Sleep Care

Sleep Apnea and Traumatic Brain Injury

Recently in sports, especially in contact sports, the issue of concussions and their long term effects on individuals is a very hot button topic. With more research, more information has surfaced and has begun to lay the foundation of just how dangerous numerous concussions can be to the brain and brain function. While trying to get to the bottom of this dangerous issue there are researchers who believe other factors may actually intensify the risk and damage done from concussions; the risks at the top of the list being OSA (obstructive sleep apnea) and sleep disturbances in general. seau_chargers_ll_120503_wgChronic traumatic encephalopathy is a degenerative neurologic process linked to reoccurring concussions (or acute traumatic brain injury). The rate this process occurs varies from individual to individual and can begin anywhere from a month, to a year, to even a decade after the last know brain trauma. The brain degeneration caused by CTE can lead to depression, memory loss, muscle twitching, memory and concentration issues, and even potential death. Extremely unfortunate situations such as the suicide of Junior Seau (Pro-Bowl linebacker in the National Football League) having an assumed link to CTE has brought to light the importance of education and knowledge regarding CTE. While there is a relation between CTE and concussions/traumatic brain injury it is important to explore other risk factors as well. This begs the question, could sleep apnea and common sleep disturbances in general expedite the degeneration to the brain caused by CTE? A study led by Arunima Verma, Vivek Anand, Narayan Verma, M.D., and another with extensive research taken from 3 academic medical centers (Memorial Hermann Hospital, Transitional Learning Center, and Philadelphia Veterans Administration Medical Center) are just a few of the recent studies that have dove into this topic. The occurrence of insomnia and obstructive sleep apnea has been reported as being as high as 25% in the group of people who have suffered from an acute traumatic brain injury. With OSA and insomnia having the ability to affect memory, concentration, mood and even depression it only makes sense that in the group suffering from both traumatic brain injury and a sleep disturbance cognitive function has been found to be poorer than in individuals who have just suffered from TBI alone. Recently there has also been a link identified in patients with dementia and some sort of sleep disorder.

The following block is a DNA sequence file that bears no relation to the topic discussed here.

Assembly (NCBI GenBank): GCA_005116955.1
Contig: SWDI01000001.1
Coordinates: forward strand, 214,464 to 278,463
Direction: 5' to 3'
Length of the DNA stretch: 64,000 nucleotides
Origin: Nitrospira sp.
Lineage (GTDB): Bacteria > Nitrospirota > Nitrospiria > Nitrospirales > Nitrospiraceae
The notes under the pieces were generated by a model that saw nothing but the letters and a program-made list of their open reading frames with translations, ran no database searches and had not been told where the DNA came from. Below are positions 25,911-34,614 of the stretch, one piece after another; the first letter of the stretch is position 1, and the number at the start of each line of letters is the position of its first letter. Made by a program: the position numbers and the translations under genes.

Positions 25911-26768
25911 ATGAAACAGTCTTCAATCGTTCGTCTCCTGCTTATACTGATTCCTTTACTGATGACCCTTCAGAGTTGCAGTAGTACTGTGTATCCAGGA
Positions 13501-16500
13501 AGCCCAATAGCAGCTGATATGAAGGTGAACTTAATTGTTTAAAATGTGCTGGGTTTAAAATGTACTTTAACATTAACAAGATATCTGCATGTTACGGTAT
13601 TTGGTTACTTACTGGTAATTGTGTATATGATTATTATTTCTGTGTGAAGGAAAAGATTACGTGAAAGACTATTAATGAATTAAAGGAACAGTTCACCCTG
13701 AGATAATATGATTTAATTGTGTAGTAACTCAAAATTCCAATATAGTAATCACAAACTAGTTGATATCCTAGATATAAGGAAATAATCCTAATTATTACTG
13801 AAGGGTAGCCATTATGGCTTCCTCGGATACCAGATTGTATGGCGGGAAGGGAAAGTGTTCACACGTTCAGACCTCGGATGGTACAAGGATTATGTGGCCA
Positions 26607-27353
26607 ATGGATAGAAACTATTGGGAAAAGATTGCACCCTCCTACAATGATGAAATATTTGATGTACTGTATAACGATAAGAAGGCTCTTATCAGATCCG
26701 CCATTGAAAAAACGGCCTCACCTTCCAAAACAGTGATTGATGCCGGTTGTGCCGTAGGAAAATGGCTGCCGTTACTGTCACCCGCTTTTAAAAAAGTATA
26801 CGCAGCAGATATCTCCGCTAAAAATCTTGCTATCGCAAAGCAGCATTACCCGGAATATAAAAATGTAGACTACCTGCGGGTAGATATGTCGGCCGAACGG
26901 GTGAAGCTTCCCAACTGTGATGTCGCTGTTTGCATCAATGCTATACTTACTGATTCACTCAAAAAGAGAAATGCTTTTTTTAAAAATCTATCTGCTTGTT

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Ultimately this information leads to the question, could OSA or insomnia actually increase risk and or severity of CTE in patients who have experienced traumatic brain injuries? Could OSA and or insomnia make the effects of CTE more severe and the progression more aggressive? It certainly looks that way. While more research is being done there are steps being taken in the right direction to be proactive in the battle against CTE. College and professional sports are changing rules, making certain plays or hits illegal, and instituting fines and penalties for those actions that cause more concussions in athletes. More programs are being made available for proper education for youth sports as well involving not only coaches but training staff as well. Early detection and awareness is absolute key and the NFL has teamed up with the National Institutes of Health to fund for further research on the topic.

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